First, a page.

A floating home on a lake with green grassy banks

Floating Architecture: The Future of Real Estate Design

Homes on the water have long been desirable for their connection to nature. But as the world changes, their flexibility is giving them a competitive advantage, too.

Floating architecture on water has a long history, with traditions for float homes—or houseboats as they’re called outside of North America—found all over the world, from Dubai, United Arab Emirates to Miami, Florida, United States. In the Dutch city of Maasbommel, there’s a pioneering community of floating and amphibious homes.

The latter are semi-floating, meaning that if water levels rise they can move upwards. And if they drop, the houseboats can rest on concrete foundations to provide stability. These communities appeal because they allow their inhabitants to commune with nature in sparsely populated spots, and they can also protect them from flooding caused by rising sea levels.

A modern white and glass floating architecture house on the water in front of skyscrapers
Waterworld: The Arkup 75 “liveable yacht,” pictured here in Miami, is not just striking, it’s perfectly engineered to face tough conditions with eco-friendly solutions. Image: Arkup

A Growing Trend

Floating structures are growing in popularity on a global scale as entrepreneurs and architects recognize the sense of freedom and independence they give to those who own them or rent them.

Given concerns about rising sea levels precipitated by climate change, this flexible form of architecture—also an attractive alternative to high-density urban living—is unsurprisingly seen as ever-more appealing. And, of course, many structures are designed with sustainability in mind.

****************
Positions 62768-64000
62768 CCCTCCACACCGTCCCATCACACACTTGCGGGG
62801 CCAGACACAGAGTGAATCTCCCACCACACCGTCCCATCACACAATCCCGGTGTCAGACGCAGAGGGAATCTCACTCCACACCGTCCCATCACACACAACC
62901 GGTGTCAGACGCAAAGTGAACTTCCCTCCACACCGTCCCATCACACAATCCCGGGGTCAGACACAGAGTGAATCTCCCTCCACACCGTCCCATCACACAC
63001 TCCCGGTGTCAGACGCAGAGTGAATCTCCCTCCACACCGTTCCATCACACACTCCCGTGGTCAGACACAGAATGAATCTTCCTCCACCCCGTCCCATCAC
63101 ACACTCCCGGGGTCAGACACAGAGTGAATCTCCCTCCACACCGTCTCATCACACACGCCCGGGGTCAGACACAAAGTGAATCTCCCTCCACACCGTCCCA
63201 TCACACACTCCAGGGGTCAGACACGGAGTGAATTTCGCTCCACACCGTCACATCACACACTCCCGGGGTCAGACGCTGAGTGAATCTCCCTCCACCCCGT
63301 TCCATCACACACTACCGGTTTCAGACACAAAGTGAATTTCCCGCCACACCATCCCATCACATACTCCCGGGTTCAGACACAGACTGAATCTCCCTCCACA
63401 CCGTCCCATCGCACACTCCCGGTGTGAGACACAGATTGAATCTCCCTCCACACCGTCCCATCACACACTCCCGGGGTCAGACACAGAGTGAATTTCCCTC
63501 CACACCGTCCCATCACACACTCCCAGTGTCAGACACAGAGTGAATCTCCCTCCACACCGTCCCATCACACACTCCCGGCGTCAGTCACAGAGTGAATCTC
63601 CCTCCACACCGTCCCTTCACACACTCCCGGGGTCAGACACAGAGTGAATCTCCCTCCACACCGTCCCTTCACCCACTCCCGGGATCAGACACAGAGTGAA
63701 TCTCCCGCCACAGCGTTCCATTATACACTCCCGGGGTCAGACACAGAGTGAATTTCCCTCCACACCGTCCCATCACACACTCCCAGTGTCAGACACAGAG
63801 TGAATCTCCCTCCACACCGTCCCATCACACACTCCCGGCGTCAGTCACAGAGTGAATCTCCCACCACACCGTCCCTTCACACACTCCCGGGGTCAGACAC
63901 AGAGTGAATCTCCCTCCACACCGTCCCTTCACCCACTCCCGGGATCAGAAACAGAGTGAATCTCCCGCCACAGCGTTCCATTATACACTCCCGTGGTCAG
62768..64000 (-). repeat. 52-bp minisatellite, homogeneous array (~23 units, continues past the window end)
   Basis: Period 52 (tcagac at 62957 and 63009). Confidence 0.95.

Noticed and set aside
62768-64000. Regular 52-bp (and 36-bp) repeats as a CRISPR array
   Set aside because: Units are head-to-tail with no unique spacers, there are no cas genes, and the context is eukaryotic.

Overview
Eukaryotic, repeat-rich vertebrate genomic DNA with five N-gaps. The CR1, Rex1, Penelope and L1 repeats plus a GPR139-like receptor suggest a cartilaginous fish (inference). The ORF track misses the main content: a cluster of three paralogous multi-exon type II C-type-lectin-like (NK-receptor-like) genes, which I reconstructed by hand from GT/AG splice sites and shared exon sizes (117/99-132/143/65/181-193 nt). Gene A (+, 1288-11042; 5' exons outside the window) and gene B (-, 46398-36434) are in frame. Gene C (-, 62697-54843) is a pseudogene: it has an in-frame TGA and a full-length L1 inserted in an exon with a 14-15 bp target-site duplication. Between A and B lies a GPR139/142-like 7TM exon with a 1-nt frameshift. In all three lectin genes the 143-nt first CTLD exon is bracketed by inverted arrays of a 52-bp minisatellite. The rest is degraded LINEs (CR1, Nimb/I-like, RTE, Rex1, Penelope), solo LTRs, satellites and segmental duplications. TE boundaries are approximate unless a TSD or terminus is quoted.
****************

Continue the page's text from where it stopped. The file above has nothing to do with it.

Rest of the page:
“We’d observed how people live on boats in the Netherlands,” says Nicolas Derouin, co-founder of Arkup, a company that manufactures fiberglass “liveable yachts”. Its main markets are in the Caribbean and the U.S., in particular Miami. Floating structures are subject to different weather conditions, he points out. “Off the coast of Miami there are strong currents and winds during bad weather, so we’ve developed our own pillars incorporating a hydraulic system that can lift the yachts above the water. This also benefits those who suffer from sea sickness.”

Living on the water and being in tune with nature is good for people’s well-being—Mike O’Shea

Arkup fabricates two yachts called Arkup 75 and Arkup 40 (the numbers refer to their length in feet). “Arkup 75 is for a more high-end niche market. The smaller Arkup 40 is more affordable and for a larger market,” says Derouin, whose background is in renewable energy. Both models have a flat roof covered with solar panels, which also harvests rainwater, rendering them relatively self-sufficient and suitable for off-grid living. The yachts are glass-fronted and have spacious decks.

Time to Reflect

Floating home on a lake next to a cascading tree
The Portage Bay Float Home in Seattle by Studio DIAA won a 2021 Housing Award from the American Institute of Architects, and is designer Suzanne Stefan's family home. Image: Kevin Scott